This has got to be one of the worst novels I have ever read in terms of lazy writing and reliance on bigoted stereotypes. In addition the characters are all dry and forgettable, and the narrative tone serves to distance the reader from the plot. Exactly one plot point comes as a surprise: otherwise, the whole thing unfolds exactly as expected with nothing to keep the reader engaged intellectually or emotionally.
I loved Grisham's novels when I was a tween and teen. They were some of the first modern books I read not directed to a young adult or child audience. I don't know if, having now worked for both a civil investigative government agency and a law practice, I am incapable of suspending disbelief to the level I once could. I don't know if Grisham's writing has always utilized racist, sexist and homophobic tropes and stereotypes to this degree and I was simply too naive to catch it, or if this novel is particularly hastily written and poorly done. The only reason I kept reading through the whole thing was to see if, through his typical practice of plot twists, he challenged any of the bigoted premises he established. I was sorely disappointed.
In short, I consider this novel an utter waste of time and would not recommend it to my worst enemy.
As a legal thriller, The Whistler focuses on the idea of judicial corruption and misconduct. It ties together inner financial operations of a wealthy casino with a judge reported to be engaging in funding its construction on what is meant to be Native American land. The business of the casino involves secretive money laundering, which is a major source of the state's ill-gotten gains, supplying the Coast Mafia with greater influence. John Grisham is able to create a vast environment within the story, as readers are led through a captivating chase. The perspective of Lacy Stoltz is followed, who is part of the Board on Judicial Conduct, and on a dangerous investigation to track down the sources of corruption. However, it entails danger and suspense throughout. The very topic of the story is captivating, since there are many potential twists and turns, which will undoubtedly leave the reader engaged. Rating: 4 of 5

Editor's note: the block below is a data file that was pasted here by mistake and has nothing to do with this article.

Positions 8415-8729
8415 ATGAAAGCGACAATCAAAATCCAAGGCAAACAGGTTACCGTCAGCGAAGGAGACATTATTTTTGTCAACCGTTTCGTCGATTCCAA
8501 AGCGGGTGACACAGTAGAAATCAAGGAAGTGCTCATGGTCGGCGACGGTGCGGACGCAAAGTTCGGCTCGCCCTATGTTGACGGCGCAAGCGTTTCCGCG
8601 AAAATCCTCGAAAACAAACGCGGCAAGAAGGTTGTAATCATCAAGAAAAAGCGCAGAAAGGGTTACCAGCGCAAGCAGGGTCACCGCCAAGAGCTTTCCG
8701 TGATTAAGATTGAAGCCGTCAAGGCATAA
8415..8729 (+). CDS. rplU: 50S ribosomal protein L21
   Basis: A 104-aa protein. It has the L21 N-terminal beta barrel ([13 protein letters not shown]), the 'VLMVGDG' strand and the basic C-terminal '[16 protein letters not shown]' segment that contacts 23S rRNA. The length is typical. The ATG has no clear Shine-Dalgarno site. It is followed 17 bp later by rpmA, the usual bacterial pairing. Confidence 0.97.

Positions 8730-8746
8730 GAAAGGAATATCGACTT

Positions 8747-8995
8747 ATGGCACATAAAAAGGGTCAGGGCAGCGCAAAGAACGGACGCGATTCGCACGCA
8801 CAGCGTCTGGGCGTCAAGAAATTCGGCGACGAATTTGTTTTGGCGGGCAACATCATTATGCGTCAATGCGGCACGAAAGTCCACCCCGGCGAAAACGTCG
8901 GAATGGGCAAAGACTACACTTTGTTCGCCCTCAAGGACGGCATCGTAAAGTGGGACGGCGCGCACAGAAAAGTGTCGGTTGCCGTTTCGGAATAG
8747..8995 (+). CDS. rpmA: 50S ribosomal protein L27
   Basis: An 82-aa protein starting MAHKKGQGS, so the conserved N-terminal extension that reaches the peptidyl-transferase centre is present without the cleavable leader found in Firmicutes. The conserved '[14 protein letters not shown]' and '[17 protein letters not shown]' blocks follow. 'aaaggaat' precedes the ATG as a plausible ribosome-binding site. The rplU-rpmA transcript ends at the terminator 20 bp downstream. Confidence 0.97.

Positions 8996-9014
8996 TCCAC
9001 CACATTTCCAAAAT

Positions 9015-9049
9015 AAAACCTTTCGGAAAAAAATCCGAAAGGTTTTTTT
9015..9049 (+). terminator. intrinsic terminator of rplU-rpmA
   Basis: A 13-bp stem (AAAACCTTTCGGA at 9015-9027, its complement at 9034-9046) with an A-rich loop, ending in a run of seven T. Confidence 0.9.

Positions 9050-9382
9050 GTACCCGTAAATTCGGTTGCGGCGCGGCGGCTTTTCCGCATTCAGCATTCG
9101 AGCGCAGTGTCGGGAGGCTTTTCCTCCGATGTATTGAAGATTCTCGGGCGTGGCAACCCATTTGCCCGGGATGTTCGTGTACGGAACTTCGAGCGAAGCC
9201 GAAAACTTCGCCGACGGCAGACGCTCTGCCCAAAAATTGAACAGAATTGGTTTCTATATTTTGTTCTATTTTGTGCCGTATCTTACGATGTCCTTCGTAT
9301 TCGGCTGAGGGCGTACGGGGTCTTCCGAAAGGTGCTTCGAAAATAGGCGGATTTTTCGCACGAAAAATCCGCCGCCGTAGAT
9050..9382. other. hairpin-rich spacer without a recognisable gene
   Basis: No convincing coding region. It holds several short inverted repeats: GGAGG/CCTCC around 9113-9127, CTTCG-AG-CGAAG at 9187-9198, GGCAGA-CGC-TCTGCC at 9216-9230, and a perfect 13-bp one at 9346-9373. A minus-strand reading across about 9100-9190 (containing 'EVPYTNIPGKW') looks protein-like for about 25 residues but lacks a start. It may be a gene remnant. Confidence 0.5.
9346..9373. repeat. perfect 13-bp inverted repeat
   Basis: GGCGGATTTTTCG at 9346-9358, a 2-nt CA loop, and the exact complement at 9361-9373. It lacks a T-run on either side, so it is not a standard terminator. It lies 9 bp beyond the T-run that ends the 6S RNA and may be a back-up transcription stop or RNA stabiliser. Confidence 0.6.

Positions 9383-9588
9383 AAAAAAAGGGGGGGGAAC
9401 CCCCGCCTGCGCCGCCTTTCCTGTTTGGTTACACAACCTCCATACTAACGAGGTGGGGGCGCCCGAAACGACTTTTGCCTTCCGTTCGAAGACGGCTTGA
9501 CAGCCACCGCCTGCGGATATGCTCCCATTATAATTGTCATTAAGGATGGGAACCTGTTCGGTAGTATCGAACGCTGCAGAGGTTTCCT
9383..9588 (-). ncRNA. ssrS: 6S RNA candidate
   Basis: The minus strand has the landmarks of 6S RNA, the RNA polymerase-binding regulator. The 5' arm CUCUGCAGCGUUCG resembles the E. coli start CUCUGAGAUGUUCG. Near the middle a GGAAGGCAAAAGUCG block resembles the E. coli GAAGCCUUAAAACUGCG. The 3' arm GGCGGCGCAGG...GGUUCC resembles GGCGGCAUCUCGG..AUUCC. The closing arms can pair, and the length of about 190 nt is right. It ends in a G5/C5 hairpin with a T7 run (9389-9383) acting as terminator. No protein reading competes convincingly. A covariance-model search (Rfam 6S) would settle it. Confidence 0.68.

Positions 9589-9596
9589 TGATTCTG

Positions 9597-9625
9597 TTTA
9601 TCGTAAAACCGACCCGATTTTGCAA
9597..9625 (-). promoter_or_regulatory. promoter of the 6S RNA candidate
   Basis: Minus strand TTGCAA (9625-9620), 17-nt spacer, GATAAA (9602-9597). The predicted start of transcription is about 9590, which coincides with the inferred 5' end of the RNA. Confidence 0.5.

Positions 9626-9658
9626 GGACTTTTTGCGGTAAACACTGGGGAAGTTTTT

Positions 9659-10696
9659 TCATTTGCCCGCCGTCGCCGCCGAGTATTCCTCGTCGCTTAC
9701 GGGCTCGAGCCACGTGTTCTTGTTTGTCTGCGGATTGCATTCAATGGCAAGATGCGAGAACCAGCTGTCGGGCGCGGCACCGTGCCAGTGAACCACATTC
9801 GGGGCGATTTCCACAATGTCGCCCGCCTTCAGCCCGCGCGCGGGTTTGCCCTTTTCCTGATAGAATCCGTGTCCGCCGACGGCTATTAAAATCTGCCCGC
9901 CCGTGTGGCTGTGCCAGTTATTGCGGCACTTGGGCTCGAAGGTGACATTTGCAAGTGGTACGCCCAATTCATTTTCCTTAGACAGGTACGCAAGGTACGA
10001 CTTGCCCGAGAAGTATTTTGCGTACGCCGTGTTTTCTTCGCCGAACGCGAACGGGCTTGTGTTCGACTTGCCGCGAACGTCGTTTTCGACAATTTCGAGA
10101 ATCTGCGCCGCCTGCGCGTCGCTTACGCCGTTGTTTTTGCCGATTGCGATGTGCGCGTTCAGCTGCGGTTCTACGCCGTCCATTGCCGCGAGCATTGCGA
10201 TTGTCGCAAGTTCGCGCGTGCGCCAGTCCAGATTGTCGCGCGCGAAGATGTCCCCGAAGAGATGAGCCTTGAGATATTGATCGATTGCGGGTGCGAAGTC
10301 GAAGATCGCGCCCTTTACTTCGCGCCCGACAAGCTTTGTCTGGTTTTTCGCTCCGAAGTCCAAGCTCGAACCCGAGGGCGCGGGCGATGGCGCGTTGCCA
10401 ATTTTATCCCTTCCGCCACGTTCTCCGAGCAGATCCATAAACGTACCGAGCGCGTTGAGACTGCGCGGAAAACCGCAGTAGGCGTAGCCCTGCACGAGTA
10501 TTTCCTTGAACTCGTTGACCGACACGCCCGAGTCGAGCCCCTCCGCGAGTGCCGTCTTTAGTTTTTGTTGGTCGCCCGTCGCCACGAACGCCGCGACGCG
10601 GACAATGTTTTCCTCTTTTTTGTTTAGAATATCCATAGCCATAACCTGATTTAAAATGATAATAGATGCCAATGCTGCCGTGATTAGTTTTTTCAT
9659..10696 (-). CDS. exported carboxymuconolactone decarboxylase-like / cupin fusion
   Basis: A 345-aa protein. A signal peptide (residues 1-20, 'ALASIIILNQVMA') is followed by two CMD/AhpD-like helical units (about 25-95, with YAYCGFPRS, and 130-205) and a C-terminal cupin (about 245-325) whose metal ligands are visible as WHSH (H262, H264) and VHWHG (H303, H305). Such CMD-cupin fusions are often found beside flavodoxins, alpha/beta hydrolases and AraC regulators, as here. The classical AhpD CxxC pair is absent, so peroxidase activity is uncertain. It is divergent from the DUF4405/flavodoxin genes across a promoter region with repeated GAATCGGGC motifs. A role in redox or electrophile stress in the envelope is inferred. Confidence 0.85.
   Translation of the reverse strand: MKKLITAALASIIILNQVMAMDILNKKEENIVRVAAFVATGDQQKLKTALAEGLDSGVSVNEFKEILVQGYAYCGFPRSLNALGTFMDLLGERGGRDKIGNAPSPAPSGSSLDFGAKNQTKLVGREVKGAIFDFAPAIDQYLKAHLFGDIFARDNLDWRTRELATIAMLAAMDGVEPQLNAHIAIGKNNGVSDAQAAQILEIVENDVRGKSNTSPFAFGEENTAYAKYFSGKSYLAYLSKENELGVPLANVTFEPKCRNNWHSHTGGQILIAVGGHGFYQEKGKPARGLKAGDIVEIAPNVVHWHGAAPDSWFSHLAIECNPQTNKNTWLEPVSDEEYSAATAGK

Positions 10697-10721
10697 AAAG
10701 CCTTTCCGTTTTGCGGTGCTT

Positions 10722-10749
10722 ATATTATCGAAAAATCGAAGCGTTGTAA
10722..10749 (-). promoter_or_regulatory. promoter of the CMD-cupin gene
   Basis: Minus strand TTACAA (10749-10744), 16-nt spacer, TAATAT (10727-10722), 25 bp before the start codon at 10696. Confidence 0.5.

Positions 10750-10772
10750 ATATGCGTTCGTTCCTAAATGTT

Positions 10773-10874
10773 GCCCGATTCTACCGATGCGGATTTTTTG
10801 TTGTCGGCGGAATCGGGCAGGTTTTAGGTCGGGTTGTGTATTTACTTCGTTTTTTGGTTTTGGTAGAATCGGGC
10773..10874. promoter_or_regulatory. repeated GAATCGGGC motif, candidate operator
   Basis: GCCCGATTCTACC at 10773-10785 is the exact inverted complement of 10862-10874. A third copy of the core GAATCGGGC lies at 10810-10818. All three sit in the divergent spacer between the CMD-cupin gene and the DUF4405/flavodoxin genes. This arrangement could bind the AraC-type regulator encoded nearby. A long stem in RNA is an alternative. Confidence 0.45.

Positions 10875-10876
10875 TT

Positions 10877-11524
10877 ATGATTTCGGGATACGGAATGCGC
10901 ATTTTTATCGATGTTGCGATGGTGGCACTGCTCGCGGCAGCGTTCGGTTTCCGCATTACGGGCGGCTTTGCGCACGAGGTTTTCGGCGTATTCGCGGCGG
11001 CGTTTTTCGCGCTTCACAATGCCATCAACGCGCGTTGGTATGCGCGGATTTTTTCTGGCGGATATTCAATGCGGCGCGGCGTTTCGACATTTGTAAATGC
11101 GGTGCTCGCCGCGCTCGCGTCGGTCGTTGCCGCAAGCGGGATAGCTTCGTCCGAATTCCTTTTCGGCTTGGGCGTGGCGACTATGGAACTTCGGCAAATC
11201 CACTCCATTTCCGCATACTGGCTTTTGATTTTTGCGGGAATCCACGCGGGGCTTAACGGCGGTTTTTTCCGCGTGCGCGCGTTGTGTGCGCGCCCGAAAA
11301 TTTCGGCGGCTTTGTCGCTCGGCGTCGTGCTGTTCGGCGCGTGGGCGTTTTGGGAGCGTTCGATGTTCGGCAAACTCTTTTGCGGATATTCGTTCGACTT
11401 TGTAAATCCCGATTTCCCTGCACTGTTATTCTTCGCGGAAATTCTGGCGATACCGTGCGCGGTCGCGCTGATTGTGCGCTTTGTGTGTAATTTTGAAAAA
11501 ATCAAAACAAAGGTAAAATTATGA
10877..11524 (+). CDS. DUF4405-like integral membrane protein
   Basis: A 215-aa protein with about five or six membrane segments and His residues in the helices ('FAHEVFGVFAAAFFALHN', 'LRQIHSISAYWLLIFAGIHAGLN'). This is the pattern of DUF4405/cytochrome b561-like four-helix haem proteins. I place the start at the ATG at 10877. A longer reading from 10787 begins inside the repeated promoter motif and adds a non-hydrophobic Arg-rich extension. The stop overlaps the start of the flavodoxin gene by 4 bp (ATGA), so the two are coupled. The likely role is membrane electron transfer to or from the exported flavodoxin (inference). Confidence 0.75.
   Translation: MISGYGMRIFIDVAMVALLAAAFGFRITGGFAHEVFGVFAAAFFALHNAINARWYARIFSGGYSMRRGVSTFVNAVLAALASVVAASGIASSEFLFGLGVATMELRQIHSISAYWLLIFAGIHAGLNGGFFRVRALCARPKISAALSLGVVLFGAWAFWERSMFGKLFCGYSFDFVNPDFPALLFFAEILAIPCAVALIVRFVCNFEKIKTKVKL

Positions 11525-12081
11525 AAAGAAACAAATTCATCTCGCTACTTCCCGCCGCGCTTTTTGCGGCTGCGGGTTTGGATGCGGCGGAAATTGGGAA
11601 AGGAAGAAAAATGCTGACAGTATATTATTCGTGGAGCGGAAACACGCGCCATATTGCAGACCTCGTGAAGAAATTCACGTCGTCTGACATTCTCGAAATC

- @Mercurial_Series of the Teen Review Board of the Hamilton Public Library
Nest book i have read in awhile. I could see this becoming a movie...if not already....
No need to read the lengthy description. This quote from book does it: “So, your story involves organized criminals, Indians who own casinos, and a crooked judge, all in bed together?”
This book is less entertaining but with more in-depth schemes on tribal politics, the mob, corruptions, skimming, money laundering and vices associated with building and operating an Indian Casino than the TV series “Longmire.” A page turner without force-fitted and illogical twists.
Not a bad read at all. However, it is certainly not one of Grisham's best. I felt some of the parts were rushed a bit and required some extra detail to fill in the minor uncertainties.
I thought this book was a disappointment . Not up to his earlier standards at all. I found myself losing interest . I didn't seem to care about his characters at all. Not 1st rate . Boring. Writers block?
Pretty good read for the commute. A bit different as this started with the Florida Bureau of Judicial Conduct then moved to the FBI. As most readers of Grisham know by now there are no characters in these books just cardboard cutouts. His books read like newspaper articles more than novels. Still, I read the whole thing to find out how it ended. SPOILER: the bad guys get their comeupance.
A good book - not one of my favorites. Didn't especially his tying up the loose ends in an Epilogue. Probably wouldn't recommend it.
Good story, well-written: Grisham. His best are still the non-lawyer stories: Calico Joe, and Playing for Pizza.
Like all Grisham reads, this was entertaining. Sadly this was far from his best (and I would say the worst of his last three... Grey Mountain and Rogue Lawyer). Dont know why he had to clean up the story in an epilogue instead of the novel itself. All that being said - its still worth your time.
Another, in a long list of John Grisham duds. His original 5-10 books were quite good, but nothing worth reading since. Last one I will read.
Complete waste of time.
Really good book. I enjoyed the story. Glad I didn't heed to the bad reviews.